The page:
Mike Haberman | , , , , ,| By
Communication in business is critical to success. Communication with employees and between employees is essential to any business running correctly. Therefore HR must be adaptable and understand how to best communicate with employees. Are you going to be prepared to communicate with your future generation of workers in a way they are most receptive too?
When email was introduced in 1972 it took a while for it to catch on. Its early use was for governmental, educational and military use. Eventually it made its way to personal use and business use. Many people could not imagine this replacing written or typed memos that were sent through a company’s mailroom. Anyone remember envelopes marked confidential? However, email was quickly adapted and no one can imagine a world without email for messages sent internally or most especially externally. The old postal method we derisively call “snail mail.” For many it has not only become the most accepted method of communication but the ONLY method of communication.
HR had to adapt to email and learn to use it to communicate with employees. Much of HRs business is accomplished through documents and forms being sent as attachments to email. Even the government has recognized the electronic viability of electronic communication and forms.
What if that changed?
What would we do if suddenly we had a cohort of employees who did not use email? They didn’t like and they didn’t use it. That situation may be coming in the next five years or so. A 2012 Pew Internet study reported that on average teens send 60 text messages a day. Older girls send 100 or so and boys about 50. According to this study:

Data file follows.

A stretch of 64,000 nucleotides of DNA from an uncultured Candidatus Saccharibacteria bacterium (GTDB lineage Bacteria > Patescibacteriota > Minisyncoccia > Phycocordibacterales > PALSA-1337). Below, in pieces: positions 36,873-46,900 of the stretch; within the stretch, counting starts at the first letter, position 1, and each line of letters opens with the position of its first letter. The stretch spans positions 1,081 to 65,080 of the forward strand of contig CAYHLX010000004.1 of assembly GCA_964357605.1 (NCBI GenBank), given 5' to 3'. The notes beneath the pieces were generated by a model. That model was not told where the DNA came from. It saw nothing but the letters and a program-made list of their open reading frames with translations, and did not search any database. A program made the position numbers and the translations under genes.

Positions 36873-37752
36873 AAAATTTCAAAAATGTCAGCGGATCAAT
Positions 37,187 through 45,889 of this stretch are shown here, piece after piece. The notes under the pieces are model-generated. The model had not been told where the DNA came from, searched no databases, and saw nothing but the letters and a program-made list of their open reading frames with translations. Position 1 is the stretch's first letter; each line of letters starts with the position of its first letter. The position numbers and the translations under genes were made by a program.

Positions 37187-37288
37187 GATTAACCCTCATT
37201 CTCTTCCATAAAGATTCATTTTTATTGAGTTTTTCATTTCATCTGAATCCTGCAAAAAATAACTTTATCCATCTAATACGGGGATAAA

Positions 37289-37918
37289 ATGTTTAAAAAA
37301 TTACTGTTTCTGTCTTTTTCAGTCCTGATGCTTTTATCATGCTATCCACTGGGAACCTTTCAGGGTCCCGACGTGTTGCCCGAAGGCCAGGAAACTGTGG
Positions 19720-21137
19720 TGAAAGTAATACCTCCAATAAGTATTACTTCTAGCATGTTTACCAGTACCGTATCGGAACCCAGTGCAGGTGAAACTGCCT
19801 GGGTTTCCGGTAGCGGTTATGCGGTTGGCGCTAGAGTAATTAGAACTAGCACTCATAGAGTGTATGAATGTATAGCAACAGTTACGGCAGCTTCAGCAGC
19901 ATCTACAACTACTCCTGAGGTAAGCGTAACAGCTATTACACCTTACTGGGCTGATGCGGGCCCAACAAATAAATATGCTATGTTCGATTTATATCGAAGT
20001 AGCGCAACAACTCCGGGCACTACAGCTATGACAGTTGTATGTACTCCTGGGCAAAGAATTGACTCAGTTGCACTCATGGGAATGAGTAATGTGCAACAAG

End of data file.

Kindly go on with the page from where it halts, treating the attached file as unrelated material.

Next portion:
“Text messaging is the top means of communication among teen, with 63 percent of teens sending messages every day. Only 39 percent of teens reported making phone calls daily and 35 percent of teens say they communicate face-to-face. Other means of communicating included: social networks (29 percent), instant messaging (22 percent), talking on landlines (19 percent) and emailing (6 percent).”
Did you read that last fact? Only 6% use email, the communication tool used most heavily in a business situation.
Who adapts to whom?
The challenge for businesses is going to be deciding what the proper communication tool is to communicate to these incoming employees. We could try to force this new wave of employees to conform to the business’ way of communicating. After all that is how the baby boomer and Gen Xers communicate. Gen Ys use email too but to a lesser extent. According to one article “Recent surveys show that, like voice mail and snail mail before it, e-mail use is declining among younger millennials in favour of interacting on social networks and by text and instant messaging.” This group is leading the move toward communication by texting that the next generation will drive as they enter the workforce.
Businesses, led by HR communication, will be forced to adapt to this new method of communication, while holding onto the legacy email systems. If you are a student of history you know that new generations eventually win out in changing systems as opposed to the older generation forcing the new generation to adopt the “old” way.
Best to be prepared
Since it is already beginning and will be definitely arriving in 5 to 8 years it would behoove HR departments to get prepared. It is important to figure out how HR will communicate via text messaging. What will have to be put in place in your business in order for you to make the most of this communication? What training will have to be done? What protocols will have to be developed? What security issues will have to be solved?
I know this sounds like a lot of work, but better to be working on it now rather than playing catch-up. After all isn’t being prepared what being a strategic partner is all about?